In October 2017, the Labour party formed a coalition government with a mandate to address child poverty and with aspirations to make New Zealand the best place in the world to be a child. Towards this aim, the ensuing Child Poverty Reduction Act (2018) legislated that current and future governments set child poverty rate targets and report on their progress, and a corresponding amendment to the Children’s Act (2014) required governments to devise and publish periodic child wellbeing strategies. The articles in this special issue, while heavily focused on some of the most vulnerable tamariki in Aotearoa New Zealand, highlight the centrality of family and whanau wellbeing in stemming the systemic inequities in child poverty and state care. Supporting children involves shifting the public and policy discourse in ways that recognises the primacy of family wellbeing.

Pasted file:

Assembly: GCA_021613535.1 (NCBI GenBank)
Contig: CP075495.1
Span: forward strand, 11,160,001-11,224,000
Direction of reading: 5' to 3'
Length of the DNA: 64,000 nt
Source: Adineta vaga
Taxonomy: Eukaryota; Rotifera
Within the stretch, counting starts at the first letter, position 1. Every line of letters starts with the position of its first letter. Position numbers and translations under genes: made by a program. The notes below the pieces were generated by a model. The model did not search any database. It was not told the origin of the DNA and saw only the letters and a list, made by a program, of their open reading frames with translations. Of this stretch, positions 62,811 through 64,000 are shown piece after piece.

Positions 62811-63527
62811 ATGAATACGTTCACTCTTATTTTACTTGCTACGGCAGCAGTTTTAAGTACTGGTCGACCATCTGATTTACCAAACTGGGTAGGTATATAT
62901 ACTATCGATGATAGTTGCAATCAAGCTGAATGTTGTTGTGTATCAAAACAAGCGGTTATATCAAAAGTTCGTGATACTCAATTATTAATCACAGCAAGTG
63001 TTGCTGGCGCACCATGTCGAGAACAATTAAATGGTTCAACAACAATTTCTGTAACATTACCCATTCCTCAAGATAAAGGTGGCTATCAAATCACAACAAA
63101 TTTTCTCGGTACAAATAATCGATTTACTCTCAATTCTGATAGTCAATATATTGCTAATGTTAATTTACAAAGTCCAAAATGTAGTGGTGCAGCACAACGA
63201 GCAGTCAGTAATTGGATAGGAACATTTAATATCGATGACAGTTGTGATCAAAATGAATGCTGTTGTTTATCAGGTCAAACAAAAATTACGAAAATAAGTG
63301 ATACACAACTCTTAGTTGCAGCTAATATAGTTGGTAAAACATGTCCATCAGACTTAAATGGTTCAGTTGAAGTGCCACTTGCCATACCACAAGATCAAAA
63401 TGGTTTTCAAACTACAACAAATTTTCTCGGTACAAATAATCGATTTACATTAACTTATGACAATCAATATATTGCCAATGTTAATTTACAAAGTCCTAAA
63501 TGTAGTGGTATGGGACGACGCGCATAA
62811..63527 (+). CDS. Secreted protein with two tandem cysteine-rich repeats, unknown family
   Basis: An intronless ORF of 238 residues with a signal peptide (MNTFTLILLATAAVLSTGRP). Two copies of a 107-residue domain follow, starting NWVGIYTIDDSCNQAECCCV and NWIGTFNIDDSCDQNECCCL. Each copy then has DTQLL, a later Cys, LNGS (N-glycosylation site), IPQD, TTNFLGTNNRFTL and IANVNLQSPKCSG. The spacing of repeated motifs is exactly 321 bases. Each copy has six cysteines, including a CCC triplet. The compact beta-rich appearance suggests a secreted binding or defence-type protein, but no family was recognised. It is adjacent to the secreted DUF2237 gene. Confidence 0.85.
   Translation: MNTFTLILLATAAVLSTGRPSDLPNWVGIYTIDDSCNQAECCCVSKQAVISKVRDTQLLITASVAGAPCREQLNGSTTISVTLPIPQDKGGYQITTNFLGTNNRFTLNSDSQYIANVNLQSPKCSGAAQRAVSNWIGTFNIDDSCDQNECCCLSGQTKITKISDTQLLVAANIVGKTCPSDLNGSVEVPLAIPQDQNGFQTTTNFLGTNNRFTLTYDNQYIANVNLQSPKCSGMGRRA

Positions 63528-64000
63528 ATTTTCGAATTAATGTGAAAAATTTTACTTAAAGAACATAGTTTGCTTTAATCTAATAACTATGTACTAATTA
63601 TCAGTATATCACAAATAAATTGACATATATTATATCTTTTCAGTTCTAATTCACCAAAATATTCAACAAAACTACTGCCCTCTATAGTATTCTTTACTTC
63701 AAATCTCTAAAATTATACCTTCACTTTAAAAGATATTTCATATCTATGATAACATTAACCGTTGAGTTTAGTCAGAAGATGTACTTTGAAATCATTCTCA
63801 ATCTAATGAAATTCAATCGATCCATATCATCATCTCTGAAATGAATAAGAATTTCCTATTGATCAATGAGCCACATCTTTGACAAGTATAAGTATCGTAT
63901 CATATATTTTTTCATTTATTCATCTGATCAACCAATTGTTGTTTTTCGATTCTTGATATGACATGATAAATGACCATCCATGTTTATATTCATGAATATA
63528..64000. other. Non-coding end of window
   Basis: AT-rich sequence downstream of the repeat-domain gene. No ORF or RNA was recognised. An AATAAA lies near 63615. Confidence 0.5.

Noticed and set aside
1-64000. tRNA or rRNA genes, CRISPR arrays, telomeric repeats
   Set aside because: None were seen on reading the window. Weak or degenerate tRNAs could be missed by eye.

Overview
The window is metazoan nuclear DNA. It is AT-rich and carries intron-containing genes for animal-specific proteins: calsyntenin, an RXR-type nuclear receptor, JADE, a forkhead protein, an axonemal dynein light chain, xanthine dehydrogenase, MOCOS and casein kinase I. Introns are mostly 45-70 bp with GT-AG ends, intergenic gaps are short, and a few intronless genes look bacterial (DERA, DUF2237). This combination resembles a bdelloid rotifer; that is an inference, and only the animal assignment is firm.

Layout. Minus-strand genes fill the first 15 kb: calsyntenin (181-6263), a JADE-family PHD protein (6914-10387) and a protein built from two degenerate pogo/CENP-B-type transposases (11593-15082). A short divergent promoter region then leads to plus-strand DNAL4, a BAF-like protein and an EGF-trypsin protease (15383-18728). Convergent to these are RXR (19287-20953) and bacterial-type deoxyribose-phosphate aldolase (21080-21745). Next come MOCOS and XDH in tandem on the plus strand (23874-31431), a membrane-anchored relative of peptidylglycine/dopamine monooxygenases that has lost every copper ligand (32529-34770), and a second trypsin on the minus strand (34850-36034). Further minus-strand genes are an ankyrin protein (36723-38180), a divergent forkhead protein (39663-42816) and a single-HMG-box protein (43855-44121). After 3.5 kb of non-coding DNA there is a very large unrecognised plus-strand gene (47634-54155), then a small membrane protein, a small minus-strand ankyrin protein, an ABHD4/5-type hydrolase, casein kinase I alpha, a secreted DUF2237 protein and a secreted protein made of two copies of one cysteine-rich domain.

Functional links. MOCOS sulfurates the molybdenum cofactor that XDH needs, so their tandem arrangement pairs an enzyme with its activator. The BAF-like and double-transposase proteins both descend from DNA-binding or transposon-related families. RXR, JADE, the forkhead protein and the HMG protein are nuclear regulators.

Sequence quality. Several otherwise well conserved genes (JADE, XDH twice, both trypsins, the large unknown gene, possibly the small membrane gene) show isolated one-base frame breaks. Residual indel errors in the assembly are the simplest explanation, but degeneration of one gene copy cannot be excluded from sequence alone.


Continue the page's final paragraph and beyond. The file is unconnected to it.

Policy Quarterly (PQ) is targeted at readers in the public sector, including politicians and their staff, public servants and a wide variety of professions, together with others interested in public issues. Its length and style are intended to make the journal accessible to busy readers.